Who is Satoshi Nakamoto?
It's perhaps the biggest mystery of the internet. Who is the person hiding behind the pseudonym Satoshi Nakamoto? Who came up with Bitcoin? Up to this day, we still don't have the slightest idea which genius invented this ingenious protocol and kicked off the cryptocurrency revolution.
Bitcoin's development started in 2007 with the drafting of the protocol's code. Next, on October 31st, 2008, Nakamoto published the famous whitepaper. He launched the network shortly afterwards, in January 2009. Or, to be more precise: the launch occurred on January 3rd when the first block was mined. It contained the following text: “The Times 03/Jan/2009 Chancellor on brink of second bailout for banks”. It referenced a London Times cover story about the appalling state of the economy at that time. In this subtle manner, Satoshi Nakamoto suggested that Bitcoin should also be considered a political statement. Indeed, Bitcoin emerged as a critical response to the global financial system.
From whitepaper publication to mysterious disappearance
The development of Bitcoin started in 2007 with the first pieces of code written by Nakamoto. After having devised the entire protocol, he published the whitepaper in 2008 using a mailing list for cypherpunks. Cypherpunks are people who highly value their privacy and actively promote the use of cryptography and other technologies aimed to protect people's privacy. Julian Assange, the man who founded WikiLeaks in 2008, is one such famous cypherpunk. Two months passed following the publication of the whitepaper before the network went live. Meanwhile, Nakamoto had gathered a big group of enthusiasts who would cooperate with him on the further development of the protocol.
But after having been heavily involved in the Bitcoin community for about two years, Nakamoto announced that responsibility for the project would be handed over to Gavin Andresen. Nakamoto wrote his final contribution in 2010, and since then, not much has been heard of him. In the spring of 2011, he made himself heard one last time. He posted a message on the Bitcoin forum, announcing that he was busy doing other things and that Bitcoin was in good hands with Gavin Andresen and the rest of the community. Those were the final words of the mysterious inventor of Bitcoin. The mystery surrounding his identity has only grown bigger after his disappearance. Up to today, it is still not clear whether Nakamoto is a woman or a man; we don't even know if it concerns one individual, or whether multiple people were involved.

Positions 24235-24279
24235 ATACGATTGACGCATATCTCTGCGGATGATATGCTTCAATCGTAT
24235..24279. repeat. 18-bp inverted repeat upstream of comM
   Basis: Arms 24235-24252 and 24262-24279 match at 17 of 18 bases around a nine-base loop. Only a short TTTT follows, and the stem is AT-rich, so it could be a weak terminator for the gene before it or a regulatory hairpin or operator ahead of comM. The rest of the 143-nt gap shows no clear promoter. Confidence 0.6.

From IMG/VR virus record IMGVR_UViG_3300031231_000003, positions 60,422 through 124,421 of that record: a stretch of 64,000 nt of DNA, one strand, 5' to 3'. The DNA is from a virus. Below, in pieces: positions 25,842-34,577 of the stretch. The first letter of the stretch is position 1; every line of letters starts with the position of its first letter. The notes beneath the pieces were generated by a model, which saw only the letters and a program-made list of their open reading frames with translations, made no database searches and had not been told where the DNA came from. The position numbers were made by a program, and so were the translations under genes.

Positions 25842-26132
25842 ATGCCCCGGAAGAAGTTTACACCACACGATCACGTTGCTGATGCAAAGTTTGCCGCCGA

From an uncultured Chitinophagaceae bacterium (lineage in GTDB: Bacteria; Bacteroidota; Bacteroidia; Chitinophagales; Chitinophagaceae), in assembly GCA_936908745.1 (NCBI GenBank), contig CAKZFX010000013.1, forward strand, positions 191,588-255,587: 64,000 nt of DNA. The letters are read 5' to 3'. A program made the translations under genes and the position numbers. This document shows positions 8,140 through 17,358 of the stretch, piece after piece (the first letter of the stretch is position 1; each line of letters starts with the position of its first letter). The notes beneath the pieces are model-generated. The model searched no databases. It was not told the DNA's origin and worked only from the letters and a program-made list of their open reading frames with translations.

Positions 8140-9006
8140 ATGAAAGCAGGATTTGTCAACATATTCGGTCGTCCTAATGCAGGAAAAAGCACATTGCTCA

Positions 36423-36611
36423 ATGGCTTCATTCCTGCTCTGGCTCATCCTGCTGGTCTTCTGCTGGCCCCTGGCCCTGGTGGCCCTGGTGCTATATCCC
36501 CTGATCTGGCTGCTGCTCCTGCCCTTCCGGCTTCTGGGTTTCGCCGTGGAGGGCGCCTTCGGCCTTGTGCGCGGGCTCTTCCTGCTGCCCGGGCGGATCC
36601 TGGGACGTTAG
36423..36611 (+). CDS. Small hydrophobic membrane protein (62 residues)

Before we list the principal suspects who may be hiding behind the Satoshi Nakamoto persona, we'll first discuss why it's so crucial for the mysterious man or woman behind Bitcoin to remain anonymous.
Why Satoshi Nakamoto's anonymous nature is crucial for Bitcoin
The real identity of the person behind Satoshi Nakamoto has been an enigma for more than ten years now. Interestingly, this is probably not even coincidental. Indeed, for Bitcoin to succeed, no single individual or company must have the power to decide on the coin's future. The network of participants determines the coin's rules. Anyone can participate in this network, without exception, which is why you could argue that Bitcoin represents the democratisation of our money. What's innovative about Bitcoin is that there's no central leadership figure. The system doesn't feature an identifiable leader. The assurance that no one can unilaterally adopt rules renders Bitcoin so valuable.
Consider, for instance, the Bitcoin circulation limit. This limit has been hard-coded at 21 million units. To change this, you would have to convince the majority of the network that it's advantageous to increase the Bitcoin circulation limit. But the chances of that happening are incredibly remote, as the network wouldn't benefit from it. It would cause all Bitcoins to drop in value. The strength of a truly decentralised cryptocurrency lies in the fact that its rules are transparent and cannot just be altered. Unless, of course, it is considered an improvement by the majority of the network.